Cascara resources.

Cascara in a nutshell

Cascara refers to the dried husk or peel of coffee cherries, which are the fruits that contain coffee beans. The term “cascara” is Spanish for “husk” or “shell.” Historically, coffee cherries’ pulp and skin were considered byproducts of coffee production, often discarded or used as compost.

Over time, people began to recognize the potential of cascara as a flavorful and aromatic ingredient. In various coffee-growing regions, especially in countries like Yemen and Ethiopia, where coffee has a long history, locals started experimenting with ways to use cascara. The dried husks were infused in hot water to create a tea-like beverage. The resulting cascara tea has a unique flavor profile distinct from traditional coffee, often described as fruity, floral, and slightly tangy.

In recent years, and especially since it became legal to sell for human consumption within the EU as a beverage, cascara has gained popularity as a specialty beverage and ingredient in the coffee industry. Coffee producers, roasters, and baristas have started to market cascara tea separately, and it has become a sought-after product in the specialty coffee market. Cascara is also used in various culinary applications, such as in cocktails, desserts, syrups, chocolate and spices as well as pet products, art and exfoliants.. the list goes on.

The rise of cascara reflects a growing trend in the coffee industry to explore and appreciate different aspects of the coffee plant beyond the traditional coffee bean. There are endless benefits to be had from allowing cascara to flourish in the western world – its role circularity, the benefits to the environment and the improvements to livelihoods of producers are only the start.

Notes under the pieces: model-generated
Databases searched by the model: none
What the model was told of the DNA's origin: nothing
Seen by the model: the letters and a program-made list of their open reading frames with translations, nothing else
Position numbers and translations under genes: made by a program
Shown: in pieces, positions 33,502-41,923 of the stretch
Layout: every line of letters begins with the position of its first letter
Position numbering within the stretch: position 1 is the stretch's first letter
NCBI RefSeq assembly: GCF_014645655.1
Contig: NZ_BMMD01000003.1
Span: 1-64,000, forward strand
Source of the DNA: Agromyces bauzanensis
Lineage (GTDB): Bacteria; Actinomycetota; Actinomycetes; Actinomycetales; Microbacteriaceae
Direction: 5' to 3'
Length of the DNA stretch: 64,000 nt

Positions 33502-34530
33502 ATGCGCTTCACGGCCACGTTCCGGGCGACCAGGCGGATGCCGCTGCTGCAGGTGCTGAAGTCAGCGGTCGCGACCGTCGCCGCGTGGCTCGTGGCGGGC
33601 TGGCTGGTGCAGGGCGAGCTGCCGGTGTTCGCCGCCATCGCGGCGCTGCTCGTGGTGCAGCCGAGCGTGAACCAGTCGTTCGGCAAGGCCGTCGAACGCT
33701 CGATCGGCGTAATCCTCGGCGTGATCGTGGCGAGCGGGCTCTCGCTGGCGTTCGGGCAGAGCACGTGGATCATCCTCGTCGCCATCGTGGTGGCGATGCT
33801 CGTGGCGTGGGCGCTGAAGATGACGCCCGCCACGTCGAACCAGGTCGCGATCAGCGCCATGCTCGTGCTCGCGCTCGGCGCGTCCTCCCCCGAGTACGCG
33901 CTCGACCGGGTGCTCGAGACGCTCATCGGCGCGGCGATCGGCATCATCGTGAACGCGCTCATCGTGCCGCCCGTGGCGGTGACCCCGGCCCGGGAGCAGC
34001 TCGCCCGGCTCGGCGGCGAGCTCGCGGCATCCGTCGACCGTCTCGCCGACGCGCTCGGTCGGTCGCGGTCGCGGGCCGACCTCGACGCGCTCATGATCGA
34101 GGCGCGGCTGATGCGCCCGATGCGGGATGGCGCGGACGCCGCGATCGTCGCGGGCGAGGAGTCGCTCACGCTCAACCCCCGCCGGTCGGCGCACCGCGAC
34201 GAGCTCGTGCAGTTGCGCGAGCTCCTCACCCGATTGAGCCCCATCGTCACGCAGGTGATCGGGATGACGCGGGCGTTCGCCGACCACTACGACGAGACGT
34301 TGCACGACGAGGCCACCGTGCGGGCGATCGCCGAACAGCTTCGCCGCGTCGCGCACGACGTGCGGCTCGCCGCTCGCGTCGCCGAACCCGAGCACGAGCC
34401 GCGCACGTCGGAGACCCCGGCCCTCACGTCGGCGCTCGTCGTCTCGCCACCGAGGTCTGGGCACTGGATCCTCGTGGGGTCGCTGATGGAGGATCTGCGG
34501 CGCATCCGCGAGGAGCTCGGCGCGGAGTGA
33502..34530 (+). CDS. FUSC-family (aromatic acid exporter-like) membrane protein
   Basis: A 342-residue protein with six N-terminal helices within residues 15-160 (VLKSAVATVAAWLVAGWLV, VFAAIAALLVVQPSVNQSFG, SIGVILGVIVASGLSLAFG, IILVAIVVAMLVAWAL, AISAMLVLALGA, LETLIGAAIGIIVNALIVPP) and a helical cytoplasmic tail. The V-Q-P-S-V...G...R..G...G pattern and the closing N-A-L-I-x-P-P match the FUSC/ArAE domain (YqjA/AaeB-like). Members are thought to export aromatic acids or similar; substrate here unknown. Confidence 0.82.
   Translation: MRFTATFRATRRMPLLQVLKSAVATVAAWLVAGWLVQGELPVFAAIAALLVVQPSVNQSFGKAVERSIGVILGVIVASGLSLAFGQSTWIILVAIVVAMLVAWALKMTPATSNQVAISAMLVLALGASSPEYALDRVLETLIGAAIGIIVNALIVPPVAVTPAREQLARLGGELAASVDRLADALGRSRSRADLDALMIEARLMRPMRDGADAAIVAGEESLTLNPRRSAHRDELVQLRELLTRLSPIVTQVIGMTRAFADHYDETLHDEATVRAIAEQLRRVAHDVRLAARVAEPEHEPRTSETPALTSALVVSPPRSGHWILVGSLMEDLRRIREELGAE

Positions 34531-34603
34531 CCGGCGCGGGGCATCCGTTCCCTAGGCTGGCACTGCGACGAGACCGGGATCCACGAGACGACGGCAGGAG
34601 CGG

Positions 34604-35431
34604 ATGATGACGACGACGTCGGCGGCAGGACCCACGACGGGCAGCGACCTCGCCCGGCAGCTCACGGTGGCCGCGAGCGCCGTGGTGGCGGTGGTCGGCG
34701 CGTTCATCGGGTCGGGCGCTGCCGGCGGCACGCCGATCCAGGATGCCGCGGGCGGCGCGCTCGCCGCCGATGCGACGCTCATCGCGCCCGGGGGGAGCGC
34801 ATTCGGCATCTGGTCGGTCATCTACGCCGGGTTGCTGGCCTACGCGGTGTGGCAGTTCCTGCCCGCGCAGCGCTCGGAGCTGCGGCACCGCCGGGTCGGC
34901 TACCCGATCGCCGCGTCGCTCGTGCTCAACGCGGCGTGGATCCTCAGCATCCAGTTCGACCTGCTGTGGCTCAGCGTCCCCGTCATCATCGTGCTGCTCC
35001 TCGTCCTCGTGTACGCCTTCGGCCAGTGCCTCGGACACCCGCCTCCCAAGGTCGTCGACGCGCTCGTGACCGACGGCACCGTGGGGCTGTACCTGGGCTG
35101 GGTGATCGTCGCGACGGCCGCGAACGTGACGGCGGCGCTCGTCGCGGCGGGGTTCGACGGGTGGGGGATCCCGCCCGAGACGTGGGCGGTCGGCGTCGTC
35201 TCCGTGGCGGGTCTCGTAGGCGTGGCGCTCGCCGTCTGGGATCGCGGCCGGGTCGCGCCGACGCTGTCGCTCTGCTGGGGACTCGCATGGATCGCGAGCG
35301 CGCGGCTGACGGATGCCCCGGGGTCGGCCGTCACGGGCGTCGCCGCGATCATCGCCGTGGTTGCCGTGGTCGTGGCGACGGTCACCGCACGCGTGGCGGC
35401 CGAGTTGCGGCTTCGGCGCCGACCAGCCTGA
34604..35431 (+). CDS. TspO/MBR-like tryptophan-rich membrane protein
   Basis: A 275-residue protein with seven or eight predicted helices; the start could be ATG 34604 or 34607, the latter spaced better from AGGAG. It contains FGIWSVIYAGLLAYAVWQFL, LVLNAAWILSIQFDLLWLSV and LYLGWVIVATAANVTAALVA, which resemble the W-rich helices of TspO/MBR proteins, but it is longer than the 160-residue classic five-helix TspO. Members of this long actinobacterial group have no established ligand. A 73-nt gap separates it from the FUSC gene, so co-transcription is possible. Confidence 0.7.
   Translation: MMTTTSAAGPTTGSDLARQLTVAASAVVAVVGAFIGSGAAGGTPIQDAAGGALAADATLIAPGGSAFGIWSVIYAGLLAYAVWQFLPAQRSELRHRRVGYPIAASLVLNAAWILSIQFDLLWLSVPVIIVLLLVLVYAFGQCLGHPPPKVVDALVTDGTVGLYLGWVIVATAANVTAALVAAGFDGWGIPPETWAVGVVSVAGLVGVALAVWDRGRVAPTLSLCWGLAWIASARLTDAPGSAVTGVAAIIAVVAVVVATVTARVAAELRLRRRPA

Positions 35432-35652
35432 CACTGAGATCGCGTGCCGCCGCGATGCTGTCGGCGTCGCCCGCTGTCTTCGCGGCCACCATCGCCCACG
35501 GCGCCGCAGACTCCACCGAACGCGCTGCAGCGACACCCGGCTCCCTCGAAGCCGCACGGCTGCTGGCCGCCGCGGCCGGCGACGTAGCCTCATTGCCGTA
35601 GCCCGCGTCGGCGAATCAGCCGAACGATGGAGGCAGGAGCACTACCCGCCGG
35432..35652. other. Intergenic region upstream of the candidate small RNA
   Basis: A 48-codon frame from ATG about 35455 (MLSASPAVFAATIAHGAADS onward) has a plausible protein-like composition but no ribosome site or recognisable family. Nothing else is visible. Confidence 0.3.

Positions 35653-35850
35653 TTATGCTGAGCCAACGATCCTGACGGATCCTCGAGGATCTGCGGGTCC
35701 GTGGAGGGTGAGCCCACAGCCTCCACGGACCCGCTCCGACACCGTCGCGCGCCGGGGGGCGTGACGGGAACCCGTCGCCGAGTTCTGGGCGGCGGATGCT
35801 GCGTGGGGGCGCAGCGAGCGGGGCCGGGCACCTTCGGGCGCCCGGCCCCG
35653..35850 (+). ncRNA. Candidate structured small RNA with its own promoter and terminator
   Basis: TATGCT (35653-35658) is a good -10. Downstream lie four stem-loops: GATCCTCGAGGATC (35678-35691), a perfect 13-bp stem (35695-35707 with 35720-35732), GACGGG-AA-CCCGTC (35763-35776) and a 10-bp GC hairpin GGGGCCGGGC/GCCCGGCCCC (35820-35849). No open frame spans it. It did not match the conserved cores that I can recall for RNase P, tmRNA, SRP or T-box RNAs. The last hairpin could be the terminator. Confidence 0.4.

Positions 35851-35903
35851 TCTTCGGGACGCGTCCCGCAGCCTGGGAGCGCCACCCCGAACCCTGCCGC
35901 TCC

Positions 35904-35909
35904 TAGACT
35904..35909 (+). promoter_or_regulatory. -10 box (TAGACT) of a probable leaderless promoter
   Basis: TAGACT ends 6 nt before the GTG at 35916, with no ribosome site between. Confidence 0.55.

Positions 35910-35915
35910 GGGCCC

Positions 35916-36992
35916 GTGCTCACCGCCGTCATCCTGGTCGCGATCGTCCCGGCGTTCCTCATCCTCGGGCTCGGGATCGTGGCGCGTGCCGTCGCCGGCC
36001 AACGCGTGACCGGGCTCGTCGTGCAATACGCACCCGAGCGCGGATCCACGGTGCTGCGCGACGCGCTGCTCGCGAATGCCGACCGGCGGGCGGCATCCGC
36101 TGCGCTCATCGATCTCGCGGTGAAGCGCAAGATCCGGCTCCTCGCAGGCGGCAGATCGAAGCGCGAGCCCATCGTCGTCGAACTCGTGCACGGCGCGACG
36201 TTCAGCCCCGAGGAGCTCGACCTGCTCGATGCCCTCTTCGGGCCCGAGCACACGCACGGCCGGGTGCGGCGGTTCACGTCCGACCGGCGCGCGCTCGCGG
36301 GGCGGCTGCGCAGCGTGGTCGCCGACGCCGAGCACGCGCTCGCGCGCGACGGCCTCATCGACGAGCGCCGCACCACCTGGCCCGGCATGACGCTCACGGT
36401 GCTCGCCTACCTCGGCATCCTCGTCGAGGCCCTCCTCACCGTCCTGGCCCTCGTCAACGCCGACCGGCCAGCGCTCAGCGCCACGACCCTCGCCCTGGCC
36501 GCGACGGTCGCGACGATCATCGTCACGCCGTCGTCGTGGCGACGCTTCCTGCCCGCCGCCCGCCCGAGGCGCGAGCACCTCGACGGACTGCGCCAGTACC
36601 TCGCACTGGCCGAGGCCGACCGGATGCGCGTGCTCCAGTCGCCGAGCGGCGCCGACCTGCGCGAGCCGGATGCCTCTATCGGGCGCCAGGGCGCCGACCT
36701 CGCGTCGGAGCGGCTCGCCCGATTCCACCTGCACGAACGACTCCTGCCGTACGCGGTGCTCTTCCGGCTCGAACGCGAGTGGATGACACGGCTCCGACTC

Safety of dried coffee husk (cascara) from Coffea arabica L.

Following a request from the European Commission, the EFSA Panel on Nutrition, Novel Foods and Food Allergens (NDA) was asked to deliver an opinion on dried coffee husk (cascara) from Coffea arabica L. as a novel food (NF) pursuant to Regulation (EU) 2015/2283. The NF comprises the skin (exocarp), pulp (mesocarp), mucilage (pectin), parchment (endocarp) and a portion of the silver skin of the coffee fruit, and consists mainly of digestible carbohydrates, dietary fibre and water. The Panel considers that there are no safety concerns regarding the stability of the NF if the NF complies with the proposed specification limits during its entire shelf-life.

The NF as such will not be consumed, instead, beverages produced with the infusion of the NF in water will be available to consumers. Considering an 100% extraction of caffeine from the NF to the beverage, the specification limit set for caffeine and the proposed use levels, the maximum concentration of caffeine in infusions produced using the NF could be up to 600 mg/L of drink, a concentration comparable to those in coffee beverages.

The Panel notes that consumption of beverages produced using the NF will add significantly to the total dietary intake of caffeine of the general population. The consumption of beverages containing caffeine is not recommended for children, pregnant or breast-feeding women if the caffeine content exceeds 150 mg/L.

Why cascara? A guide to production and usage.

If you’re a farmer and want to start producing it, you’ll hardly find anything online – and requests for information are usually met with secrecy. To change this, This Side Up published a guide on the nutritional value, production and preparation of cascara, free to download and communally updated.

Cascara - Approval as a novel food

The European Union has approved Cascara as a novel food (traditional from third countries).

Cascara Products Market to Surpass US$ 1.23 Billion at a CAGR of 10.4% by 2032

The high nutritional value of cascara, comprising over 50% antioxidants, particularly polyphenols, is a significant driver for the cascara products market.

The Zero Waste Coffee Project

After legalization: What is the future of cascara in the EU? Interview with Joel Jelderks.